Our microflora is an individual personal feature, providing a distinct tag to individuals. However, our intestinal microbiome is strongly affected by genetic, nutritional, and other external factors, and evolves with age. An effect of different microbial patterns on health appears very likely as there seem to be specific changes of intestinal microflora associated with various diseases. Specific microbial tags may thus be used as biomarkers of disease: to diagnose it, to monitor its evolution, and eventually to predict its response to treatment. This scenario opens the opportunity for targeting intestinal microflora using probiotics, both for prevention and treatment of an increasing number of conditions. Probiotic therapy is applied either as an adjunct to other treatments or as primary therapy, and evidence of efficacy is accumulating in several conditions, affecting either the intestine or nonintestinal organs. This publication provides an update on probiotics directed at physicians, biologists, biotechnologists, and researchers working in the food industry and agriculture, as well as in the environmental and basic sciences.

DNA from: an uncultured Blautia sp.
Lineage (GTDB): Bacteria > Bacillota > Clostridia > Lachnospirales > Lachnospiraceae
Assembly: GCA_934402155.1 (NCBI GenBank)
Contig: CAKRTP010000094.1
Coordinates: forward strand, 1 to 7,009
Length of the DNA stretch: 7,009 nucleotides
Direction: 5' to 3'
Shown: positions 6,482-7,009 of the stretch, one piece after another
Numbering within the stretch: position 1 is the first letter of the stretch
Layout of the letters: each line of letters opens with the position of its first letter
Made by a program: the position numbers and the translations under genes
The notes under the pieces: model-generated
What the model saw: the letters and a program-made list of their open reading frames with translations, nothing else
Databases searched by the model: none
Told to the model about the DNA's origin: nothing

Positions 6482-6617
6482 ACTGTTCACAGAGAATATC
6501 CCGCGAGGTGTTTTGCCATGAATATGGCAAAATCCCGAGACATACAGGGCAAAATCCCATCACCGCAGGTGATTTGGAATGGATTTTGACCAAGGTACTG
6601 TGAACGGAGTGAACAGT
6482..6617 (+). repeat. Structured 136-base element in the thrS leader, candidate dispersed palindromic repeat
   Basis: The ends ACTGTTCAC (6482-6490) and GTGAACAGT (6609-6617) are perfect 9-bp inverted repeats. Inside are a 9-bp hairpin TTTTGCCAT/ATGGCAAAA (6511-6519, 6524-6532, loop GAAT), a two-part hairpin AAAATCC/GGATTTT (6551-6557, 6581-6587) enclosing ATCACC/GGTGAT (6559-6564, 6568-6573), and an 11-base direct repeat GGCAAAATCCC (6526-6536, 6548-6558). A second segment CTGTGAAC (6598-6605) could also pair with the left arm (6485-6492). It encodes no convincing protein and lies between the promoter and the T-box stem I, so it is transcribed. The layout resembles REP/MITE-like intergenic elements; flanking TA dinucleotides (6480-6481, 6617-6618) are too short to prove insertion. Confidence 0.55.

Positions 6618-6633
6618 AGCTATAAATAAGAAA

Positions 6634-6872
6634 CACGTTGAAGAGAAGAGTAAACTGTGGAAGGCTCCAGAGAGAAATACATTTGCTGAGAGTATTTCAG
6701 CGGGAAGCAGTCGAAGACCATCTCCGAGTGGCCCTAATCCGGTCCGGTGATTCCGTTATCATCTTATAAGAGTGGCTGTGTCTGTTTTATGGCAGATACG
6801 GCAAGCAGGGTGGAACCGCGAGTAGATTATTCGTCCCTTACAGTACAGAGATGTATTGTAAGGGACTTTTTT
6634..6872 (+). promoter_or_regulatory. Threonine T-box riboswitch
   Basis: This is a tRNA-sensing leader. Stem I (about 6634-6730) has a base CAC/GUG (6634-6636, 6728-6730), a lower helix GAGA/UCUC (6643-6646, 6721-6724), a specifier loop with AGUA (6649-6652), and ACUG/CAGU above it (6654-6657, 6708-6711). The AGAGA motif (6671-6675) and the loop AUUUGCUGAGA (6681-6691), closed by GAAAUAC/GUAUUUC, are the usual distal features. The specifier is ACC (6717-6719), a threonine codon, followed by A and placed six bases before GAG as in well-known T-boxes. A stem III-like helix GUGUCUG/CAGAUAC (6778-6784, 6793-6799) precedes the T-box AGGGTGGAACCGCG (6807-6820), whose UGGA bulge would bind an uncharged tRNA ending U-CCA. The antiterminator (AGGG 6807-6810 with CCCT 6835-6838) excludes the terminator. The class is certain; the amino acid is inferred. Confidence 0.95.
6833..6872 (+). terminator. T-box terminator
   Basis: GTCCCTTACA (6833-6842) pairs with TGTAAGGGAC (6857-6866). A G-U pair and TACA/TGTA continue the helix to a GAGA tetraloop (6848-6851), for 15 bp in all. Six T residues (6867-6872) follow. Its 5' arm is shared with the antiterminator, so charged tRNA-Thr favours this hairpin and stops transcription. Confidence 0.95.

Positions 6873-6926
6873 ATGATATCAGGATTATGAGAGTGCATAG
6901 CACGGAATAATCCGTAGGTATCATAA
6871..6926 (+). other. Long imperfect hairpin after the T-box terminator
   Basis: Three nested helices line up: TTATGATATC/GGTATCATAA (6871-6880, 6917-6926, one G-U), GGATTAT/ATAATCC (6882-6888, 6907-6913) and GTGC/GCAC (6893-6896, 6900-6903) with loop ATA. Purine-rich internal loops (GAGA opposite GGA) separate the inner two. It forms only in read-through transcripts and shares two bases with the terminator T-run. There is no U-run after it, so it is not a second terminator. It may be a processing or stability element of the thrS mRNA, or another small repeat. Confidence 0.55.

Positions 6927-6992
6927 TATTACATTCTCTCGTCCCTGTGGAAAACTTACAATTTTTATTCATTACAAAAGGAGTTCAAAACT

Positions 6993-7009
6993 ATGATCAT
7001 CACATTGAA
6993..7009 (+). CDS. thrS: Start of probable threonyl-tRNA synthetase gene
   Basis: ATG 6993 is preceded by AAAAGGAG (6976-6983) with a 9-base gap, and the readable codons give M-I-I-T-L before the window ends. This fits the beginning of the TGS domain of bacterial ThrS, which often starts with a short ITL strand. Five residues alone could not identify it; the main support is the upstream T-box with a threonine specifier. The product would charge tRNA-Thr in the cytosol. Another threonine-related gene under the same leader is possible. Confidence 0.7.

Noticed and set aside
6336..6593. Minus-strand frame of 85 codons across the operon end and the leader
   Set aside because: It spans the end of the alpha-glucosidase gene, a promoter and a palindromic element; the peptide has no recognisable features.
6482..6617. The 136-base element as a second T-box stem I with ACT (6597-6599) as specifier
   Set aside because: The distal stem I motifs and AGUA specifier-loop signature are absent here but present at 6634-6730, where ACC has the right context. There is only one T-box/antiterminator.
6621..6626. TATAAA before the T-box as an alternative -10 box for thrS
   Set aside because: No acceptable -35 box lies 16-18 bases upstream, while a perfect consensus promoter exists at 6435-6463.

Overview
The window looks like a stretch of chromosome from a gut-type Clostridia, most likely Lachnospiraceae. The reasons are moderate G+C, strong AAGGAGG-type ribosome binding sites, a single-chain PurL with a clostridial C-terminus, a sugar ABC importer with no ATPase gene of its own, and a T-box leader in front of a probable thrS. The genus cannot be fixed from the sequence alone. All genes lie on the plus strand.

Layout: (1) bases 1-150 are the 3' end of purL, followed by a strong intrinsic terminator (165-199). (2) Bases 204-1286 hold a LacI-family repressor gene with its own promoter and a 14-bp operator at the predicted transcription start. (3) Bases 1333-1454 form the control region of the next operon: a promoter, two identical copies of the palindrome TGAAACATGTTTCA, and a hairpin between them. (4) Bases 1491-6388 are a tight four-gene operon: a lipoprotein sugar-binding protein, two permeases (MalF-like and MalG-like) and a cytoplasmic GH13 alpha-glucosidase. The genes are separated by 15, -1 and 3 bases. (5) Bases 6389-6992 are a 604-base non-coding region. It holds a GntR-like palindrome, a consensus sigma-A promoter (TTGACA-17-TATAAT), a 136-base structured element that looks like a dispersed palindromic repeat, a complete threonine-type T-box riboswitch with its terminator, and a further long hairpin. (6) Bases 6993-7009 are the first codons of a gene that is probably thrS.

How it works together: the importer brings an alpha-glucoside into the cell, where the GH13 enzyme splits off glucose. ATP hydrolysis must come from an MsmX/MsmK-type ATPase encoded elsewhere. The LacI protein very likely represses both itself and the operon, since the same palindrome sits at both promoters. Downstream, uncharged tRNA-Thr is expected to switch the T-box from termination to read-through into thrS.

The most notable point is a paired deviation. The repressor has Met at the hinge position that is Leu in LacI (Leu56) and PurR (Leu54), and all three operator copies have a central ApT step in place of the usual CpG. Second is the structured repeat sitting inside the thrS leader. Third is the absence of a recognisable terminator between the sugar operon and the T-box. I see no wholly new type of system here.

151 - 160: Are Probiotic Effects Dose-Related?
Tiffany J. Patton, Stefano Guandalini, 2013. "Are Probiotic Effects Dose-Related?", Probiotic Bacteria and Their Effect on Human Health and Well-Being, A. Guarino, E.M.M. Quigley, W.A. Walker
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